Caring for Aging Parents: Challenges and Solutions

Patient & Caregiver Resources
Last updated: 

Seniors are enjoying longer (and often livelier) lives, but there comes a time when most of us need a little help navigating daily activities and responsibilities. Often children step up to provide at least some caregiving for parents.

A report from the National Alliance for Caregiving and AARP reveals the number of family caregivers increased by 9.5 million between 2015-2020. The rising number of caregivers means helpful resources are more important than ever.

The Need for Advance Planning

Life doesn’t always go as planned. A single, unexpected event can thrust you into the caregiver role in a matter of minutes. When a parent suffers a debilitating stroke, fall or other life-altering medical crisis, you may be forced to make stressful, on-the-spot decisions. The most important step you can take right now is to talk with your parent about their wishes should a health crisis arise. Knowing your loved one’s wishes will be carried out offers peace of mind and eliminates spur of the moment decisions.

What to Do

  • Have “the talk.” Ask the tough questions and understand your parents may not feel the way you do about certain issues.
  • Allow time to investigate options and include all parties in the decision-making process. Encourage family members to be open and honest about their wishes and what they would be willing and able to do should the need arise. Guides such as this AARP Caregiving Guide are helpful in preparing for the caregiving journey.
  • Don’t assume you will be able to make medical or legal decisions for your parents should they become incapacitated. The best way to ensure your loved one’s wishes – both medical and financial – are carried out is to establish legal documents, such as advanced directives, wills and trusts.

Finding Help after Hospitalization

Hospital stays are shorter these days, and some patients are just not ready to return home without support. Bringing mom or dad home too soon can mean additional burden on you as a caregiver and increases the risk of a fall and injury.

What to Do

  • Make your concerns known to your doctor and the hospital social worker or discharge planner before returning home
  • If your parent has specific needs, consider inpatient rehabilitation. Patients receive physical therapy, speech therapy, and occupational therapy three hours a day, five days a week, along with 24-hour nursing care and frequent physician visits. This can bridge the gap between hospital and home and help your parent regain independence and re-build strength.
  • For help after returning home, home health care offers a wide range of services from assistance with chores or tasks to nursing care and therapies.

Financial Management Issues

Some parents find it difficult to share financial information and lay out a plan, but having this important conversation early on can prevent future problems. Declining cognitive function can lead to bad financial decisions and poor money management. The elderly are also easy targets for financial scams. Some common signs your parent needs assistance in this area include unopened mail, overdue bill notices, duplicate bill paying, excessive charity donations or collection letters.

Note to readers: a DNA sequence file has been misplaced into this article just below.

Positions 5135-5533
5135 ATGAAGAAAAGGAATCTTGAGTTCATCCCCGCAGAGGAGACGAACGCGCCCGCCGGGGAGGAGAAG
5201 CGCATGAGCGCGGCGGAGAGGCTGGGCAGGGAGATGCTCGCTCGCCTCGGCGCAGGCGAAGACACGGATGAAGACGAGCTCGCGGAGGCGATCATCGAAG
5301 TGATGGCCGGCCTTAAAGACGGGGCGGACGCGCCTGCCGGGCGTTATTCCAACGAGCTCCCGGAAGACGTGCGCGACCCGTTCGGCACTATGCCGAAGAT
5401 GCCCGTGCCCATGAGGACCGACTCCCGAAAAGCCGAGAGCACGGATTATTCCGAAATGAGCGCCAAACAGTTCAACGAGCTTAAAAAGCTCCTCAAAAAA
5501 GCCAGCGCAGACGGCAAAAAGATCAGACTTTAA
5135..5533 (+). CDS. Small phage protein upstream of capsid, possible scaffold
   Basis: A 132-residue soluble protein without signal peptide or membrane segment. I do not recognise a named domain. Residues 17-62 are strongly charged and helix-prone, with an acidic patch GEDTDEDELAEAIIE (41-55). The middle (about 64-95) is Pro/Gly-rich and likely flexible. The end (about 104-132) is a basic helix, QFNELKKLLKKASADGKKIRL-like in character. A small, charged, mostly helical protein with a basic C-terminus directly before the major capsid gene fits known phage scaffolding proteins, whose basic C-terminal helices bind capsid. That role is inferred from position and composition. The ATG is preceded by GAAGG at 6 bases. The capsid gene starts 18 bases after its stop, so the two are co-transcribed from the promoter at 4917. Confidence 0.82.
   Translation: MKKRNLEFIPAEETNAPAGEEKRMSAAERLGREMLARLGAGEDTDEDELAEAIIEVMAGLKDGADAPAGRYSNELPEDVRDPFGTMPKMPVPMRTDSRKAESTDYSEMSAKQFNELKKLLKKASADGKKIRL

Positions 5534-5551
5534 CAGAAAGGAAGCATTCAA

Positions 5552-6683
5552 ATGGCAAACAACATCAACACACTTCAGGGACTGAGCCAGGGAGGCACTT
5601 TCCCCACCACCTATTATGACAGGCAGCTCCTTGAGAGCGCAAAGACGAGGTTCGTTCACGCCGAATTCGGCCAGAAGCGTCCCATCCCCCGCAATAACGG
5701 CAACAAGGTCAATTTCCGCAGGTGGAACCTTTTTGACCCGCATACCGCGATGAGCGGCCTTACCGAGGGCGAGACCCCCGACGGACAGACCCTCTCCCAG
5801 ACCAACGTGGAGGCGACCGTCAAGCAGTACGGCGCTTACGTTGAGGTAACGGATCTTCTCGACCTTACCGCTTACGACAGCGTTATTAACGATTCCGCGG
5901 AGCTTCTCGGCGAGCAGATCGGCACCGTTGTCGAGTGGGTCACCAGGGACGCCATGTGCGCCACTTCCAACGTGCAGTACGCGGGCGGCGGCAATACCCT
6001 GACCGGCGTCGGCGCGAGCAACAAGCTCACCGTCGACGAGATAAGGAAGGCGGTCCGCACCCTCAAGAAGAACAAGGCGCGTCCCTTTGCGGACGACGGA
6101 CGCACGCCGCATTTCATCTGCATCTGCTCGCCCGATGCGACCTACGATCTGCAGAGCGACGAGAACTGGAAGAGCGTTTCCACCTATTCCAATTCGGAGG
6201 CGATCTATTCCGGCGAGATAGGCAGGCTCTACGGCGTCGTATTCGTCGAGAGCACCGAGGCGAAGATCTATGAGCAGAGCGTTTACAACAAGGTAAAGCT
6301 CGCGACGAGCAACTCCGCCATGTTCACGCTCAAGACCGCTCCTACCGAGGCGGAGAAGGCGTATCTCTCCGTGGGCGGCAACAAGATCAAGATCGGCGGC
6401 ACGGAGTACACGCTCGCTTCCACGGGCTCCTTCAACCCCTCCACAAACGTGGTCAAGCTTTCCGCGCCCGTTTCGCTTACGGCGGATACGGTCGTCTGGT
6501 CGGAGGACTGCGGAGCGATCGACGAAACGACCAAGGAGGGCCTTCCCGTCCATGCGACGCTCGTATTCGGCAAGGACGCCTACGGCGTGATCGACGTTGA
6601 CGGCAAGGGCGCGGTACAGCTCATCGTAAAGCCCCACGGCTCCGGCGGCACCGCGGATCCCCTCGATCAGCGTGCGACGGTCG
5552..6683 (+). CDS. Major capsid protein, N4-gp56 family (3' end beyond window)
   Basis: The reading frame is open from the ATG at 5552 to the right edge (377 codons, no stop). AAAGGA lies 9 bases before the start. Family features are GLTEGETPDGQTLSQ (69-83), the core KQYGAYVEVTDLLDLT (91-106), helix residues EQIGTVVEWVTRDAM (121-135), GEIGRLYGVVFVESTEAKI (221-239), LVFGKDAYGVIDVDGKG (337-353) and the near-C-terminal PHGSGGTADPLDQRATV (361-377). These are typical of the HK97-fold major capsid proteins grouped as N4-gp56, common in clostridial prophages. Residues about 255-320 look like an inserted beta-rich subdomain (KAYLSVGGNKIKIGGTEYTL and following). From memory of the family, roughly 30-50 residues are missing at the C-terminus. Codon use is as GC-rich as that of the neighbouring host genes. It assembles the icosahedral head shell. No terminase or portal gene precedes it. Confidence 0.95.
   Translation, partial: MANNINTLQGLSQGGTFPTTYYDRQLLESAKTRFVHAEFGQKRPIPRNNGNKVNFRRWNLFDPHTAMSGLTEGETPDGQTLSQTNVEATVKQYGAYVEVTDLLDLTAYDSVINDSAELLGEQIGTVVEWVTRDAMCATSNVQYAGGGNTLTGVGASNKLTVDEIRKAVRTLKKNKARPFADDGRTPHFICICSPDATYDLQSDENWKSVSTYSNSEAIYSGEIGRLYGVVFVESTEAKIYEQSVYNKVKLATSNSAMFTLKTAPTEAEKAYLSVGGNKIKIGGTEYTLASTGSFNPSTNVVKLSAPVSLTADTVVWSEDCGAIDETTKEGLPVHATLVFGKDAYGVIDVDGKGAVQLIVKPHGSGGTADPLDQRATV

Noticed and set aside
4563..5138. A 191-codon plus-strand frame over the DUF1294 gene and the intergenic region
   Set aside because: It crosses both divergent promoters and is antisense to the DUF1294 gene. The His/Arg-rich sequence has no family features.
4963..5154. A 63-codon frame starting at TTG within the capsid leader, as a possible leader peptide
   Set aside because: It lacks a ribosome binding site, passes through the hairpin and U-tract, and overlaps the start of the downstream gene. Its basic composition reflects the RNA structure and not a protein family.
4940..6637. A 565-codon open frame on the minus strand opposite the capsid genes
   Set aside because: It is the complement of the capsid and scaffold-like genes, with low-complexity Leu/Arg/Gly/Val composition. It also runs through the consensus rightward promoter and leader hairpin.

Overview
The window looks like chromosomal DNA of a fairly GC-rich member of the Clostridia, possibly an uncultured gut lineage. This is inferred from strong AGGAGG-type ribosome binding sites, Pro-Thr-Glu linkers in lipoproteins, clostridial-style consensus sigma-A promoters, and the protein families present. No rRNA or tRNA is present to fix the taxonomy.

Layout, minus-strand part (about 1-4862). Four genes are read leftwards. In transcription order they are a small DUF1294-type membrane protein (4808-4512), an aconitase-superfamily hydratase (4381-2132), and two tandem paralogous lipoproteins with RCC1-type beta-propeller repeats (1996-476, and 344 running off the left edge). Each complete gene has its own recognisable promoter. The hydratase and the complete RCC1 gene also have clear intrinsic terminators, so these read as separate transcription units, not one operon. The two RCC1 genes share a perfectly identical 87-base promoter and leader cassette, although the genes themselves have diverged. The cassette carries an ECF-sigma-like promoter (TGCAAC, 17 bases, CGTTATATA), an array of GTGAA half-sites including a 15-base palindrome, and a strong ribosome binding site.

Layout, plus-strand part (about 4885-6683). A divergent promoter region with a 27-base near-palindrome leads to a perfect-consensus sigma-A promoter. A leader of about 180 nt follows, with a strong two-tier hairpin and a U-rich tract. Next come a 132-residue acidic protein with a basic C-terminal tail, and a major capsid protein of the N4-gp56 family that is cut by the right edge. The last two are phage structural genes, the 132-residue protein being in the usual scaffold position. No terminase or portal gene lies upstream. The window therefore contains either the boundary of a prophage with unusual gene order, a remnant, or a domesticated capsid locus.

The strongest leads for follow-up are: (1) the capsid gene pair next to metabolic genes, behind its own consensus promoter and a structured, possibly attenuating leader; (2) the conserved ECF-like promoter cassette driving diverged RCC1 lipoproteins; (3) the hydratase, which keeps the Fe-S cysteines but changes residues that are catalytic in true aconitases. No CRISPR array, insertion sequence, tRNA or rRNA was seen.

What to Do

  • Consider setting-up automatic bill paying
  • Keep your loved one’s finances separate from your own and maintain clear records
  • Gather financial documents and keep a list of assets such as income from pensions, Social Security, stocks, bonds, etc.
  • Ask about adding your name to bank accounts as a joint account holder
  • Discuss obtaining a financial power of attorney, which allows an individual to act on behalf of someone else in financial manners
  • Consult an elder law attorney to draft legal documents and determine whether seniors qualify for Medicaid or other financial help
  • Remain vigilant in monitoring finances and report fraud

Help with Meal Preparation

Nutrition is a major concern for the elderly. Poor nutrition can lead to health problems such as muscle loss, weakened immune system and exacerbation of chronic conditions. While it is easy to understand the need for healthy meals, preparing them day in and day out is a challenge.

What to Do

  • Consider a meal delivery service. Most offer packages that allow you to choose the number of meals you receive each week. Some services, such as Mom’s Meals, may be covered by Medicare or Medicaid.
  • Meals on Wheels is a network of independently run local programs. They can be found in most areas of the U.S. and provide seniors with a nutritious meal, a friendly visit and a safety check.
  • The U.S. Department of Agriculture offers food and nutrition programs for those 60 and over on limited incomes

Extra Help for Seniors and Caregivers

There are numerous resources available to the elderly, along with support for you as a caregiver, but the trick is knowing where to look. Finding trusted caregiving assistance and support is vital to success.

What to Do

  • Many of the issues caregivers struggle with—from transportation and caregiving help to caregiving education and support in your area—are addressed at the Administration on Aging and its partner agencies at Eldercare
  • Resources for caregivers is also available from Health and Human Services
  • Information on the various federal, state and local programs specific to seniors is listed at Benefits check-up

No matter how devoted you are to taking care of your loved ones, caregiving is a difficult job, and you should never do it alone. Look for affordable options and include family, friends, support groups and outside assistance. Accept help when offered and don’t let the responsibilities of caregiving consume your life. Most of all, don’t judge yourself too harshly. Perfection isn’t an option, just do the best you can do.